Friday, May 26, 2006

Parshas Bamidbar

Sefer Bamidbar opens with the organizing of the Jewish people into Machanos, camps. Four camps were organized with tribes of similar natures grouped together. The midrashim tell how each camp had its own flag and color scheme and in fact, almost their own culture.

What was the purpose for this restructuring? Some commentators suggest that the benefits of dividing into camps appeared to be based both on functionality and military/security concerns. Arranging all the tradesmen together, for example, would allow the optimal amount of development in that field. Also, as a defensive strategy, organizing into groups would allow them to best protect the weaker tribes and prevent a more severe massacre should they be attacked.

R' Yaakov Kaminetsky, in his Emes L'Yaakov, asks: if there was a utility for having the camps arranged as such, why did they wait until now to do it if the benefits could be reaped now? They had already been out of Mitzrayim for 2 years! Moshe should've stratified after the exiting of Mitzrayim, or by the splitting of the sea - why the wait?

Answers R' Yaakov - splitting the nation into groups with their own flag and cultures inevitably bred a bit of strife and plants tiny seeds of rift between the groups. Sure, they're still Am Yisrael, fighting for the same goal, but divisions inevitably lead to, at least, a small amout of dissention. This potential strife would be a detriment to keeping Klal Yisroel a Klal of Achdus, and probably, a klal at all. Chronologically, at this time, they were just finishing up the building of the Mishkan - the ultimate tool for establishing Avodas Hashem. The Jews had to wait before dividing so that they could lay the foundation for Avodas Hashem and Ahavas Hashem - tools, that if not in hand, would lead to the aforementioned strife and dissention. Only when the foundation was layed by the Mishkan was the Klal strong enough to stratify. Had they divided immeditely after Yetzias Mitzrayim, there would've been benefits to Am Yisrael; it's just that the detriments would've been more than any potential benefit.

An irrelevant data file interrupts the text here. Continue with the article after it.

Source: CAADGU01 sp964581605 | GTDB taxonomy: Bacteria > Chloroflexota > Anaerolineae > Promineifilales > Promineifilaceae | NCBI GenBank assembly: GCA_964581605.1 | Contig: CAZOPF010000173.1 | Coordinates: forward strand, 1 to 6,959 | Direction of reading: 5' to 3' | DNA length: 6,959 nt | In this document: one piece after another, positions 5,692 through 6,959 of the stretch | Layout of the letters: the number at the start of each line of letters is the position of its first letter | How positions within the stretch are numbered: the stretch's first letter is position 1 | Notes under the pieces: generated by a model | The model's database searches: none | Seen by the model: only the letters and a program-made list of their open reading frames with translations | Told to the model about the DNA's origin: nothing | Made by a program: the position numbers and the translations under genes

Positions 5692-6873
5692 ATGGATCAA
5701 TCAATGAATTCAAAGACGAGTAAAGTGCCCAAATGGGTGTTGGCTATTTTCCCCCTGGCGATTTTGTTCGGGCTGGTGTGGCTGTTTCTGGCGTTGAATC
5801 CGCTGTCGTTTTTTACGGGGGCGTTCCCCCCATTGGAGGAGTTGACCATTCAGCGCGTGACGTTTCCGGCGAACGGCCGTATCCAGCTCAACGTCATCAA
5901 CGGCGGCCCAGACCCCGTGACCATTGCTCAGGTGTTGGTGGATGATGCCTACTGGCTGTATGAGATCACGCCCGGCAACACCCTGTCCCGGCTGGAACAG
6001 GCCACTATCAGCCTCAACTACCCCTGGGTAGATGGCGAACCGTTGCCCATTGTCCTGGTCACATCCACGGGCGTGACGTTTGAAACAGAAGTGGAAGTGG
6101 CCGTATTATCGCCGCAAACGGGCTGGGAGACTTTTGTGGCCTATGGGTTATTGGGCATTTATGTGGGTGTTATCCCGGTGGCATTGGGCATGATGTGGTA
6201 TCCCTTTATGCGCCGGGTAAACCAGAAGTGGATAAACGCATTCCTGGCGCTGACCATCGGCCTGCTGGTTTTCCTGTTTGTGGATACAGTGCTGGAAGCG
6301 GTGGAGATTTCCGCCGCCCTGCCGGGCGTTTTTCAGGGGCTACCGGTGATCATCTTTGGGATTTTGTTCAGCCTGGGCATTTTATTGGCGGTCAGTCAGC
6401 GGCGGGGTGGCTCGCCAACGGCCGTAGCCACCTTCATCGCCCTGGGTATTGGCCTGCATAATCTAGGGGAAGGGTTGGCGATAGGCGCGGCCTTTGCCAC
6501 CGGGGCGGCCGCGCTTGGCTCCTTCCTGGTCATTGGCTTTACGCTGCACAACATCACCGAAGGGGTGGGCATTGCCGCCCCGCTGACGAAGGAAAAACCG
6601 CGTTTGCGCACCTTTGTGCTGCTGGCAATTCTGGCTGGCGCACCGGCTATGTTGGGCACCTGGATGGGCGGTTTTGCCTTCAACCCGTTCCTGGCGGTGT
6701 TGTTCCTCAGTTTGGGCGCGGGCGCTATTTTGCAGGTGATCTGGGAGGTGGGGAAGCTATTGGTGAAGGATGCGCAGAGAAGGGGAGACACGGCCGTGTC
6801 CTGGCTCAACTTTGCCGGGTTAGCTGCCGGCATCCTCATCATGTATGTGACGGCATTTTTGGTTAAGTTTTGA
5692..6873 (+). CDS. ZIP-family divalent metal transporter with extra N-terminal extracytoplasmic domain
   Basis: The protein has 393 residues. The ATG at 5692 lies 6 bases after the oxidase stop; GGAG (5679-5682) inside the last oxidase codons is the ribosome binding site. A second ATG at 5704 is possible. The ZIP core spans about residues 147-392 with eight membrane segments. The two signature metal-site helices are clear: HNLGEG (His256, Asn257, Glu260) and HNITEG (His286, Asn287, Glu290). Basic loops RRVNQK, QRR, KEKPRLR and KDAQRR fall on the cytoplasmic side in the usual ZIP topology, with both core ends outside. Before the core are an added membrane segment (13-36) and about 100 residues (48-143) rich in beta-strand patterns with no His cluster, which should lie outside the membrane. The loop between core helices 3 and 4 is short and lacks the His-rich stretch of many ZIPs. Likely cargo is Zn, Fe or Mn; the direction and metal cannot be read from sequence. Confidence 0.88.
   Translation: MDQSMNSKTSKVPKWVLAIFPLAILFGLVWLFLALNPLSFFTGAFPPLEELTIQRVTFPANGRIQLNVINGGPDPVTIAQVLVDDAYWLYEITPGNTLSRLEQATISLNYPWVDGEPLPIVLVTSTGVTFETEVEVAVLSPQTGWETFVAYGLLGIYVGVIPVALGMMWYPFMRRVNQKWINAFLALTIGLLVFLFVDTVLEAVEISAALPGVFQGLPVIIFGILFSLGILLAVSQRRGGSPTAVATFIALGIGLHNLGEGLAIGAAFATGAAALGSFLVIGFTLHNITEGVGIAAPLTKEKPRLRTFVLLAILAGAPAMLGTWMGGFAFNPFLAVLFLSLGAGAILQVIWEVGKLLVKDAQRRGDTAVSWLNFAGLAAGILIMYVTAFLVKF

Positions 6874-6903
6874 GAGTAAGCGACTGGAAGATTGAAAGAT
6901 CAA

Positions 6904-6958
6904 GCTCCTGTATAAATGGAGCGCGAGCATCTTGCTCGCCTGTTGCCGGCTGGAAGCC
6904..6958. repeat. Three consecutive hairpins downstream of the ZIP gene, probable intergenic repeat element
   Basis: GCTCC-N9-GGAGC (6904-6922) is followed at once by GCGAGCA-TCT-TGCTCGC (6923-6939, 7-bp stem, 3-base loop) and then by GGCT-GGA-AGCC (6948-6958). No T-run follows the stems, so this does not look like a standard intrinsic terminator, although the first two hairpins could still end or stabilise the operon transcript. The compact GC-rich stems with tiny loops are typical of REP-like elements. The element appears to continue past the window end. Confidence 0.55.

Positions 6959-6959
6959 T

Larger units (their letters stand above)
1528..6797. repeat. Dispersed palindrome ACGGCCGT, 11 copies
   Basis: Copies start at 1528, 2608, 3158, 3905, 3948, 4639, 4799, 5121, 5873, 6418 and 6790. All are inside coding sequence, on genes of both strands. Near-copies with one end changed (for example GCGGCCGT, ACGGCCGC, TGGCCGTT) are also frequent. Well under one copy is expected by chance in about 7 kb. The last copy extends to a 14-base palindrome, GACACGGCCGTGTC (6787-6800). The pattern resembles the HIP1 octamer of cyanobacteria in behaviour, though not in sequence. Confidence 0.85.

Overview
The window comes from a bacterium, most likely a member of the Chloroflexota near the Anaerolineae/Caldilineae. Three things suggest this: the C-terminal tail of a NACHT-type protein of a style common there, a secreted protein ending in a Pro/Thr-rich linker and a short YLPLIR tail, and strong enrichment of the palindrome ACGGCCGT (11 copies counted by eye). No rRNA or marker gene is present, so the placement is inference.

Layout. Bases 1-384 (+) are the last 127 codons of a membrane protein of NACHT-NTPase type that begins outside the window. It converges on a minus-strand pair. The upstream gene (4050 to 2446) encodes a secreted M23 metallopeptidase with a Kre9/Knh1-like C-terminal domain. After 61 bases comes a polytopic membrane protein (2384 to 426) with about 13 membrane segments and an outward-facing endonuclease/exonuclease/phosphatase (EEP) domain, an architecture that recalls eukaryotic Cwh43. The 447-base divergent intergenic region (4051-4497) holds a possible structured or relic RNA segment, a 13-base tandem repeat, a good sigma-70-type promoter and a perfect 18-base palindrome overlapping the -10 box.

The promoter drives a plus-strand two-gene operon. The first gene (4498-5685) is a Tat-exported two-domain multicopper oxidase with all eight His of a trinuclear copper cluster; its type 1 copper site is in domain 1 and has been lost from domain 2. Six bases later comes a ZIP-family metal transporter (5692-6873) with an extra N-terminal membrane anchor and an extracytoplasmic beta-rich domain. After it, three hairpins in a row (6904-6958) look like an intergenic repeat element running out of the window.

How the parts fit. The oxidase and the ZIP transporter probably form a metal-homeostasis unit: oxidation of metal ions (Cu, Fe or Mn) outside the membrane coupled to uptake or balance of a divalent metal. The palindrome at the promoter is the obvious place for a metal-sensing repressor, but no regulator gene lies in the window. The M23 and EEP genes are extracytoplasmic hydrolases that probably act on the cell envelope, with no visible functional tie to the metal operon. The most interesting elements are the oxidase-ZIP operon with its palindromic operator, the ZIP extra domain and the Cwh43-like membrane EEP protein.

The practical applications of this are far reaching. When we construct a building we first need a very strong foundation. If you try to build on something without a foundation or with a weak one, it will only be a matter of time before your building will come crashing to the ground. The same should be said by many things in life. Obviously, when becoming frum (or frummer), there is a step-by-step procedure that should be followed to make sure that each new thing taken on is being built on a strong religious foundation. Before getting married, one needs to make sure that the foundations in themselves are fortified before trying to give to another. Marriage doesn't build these foundations for you - it is only the next step after establishing yourself. Next, before going into the work world it makes sense to have that college experience not only knowing the material relevent to that field, but also, of knowing who you are.

Most things we deal with in life are cumulative - they build on something that has been done before. If we ignore what has happened previous and refuse to use life experiences to build our foundations, our buildings that we will try to build along the road will crash. Life's a long process - just take it one step at a time.

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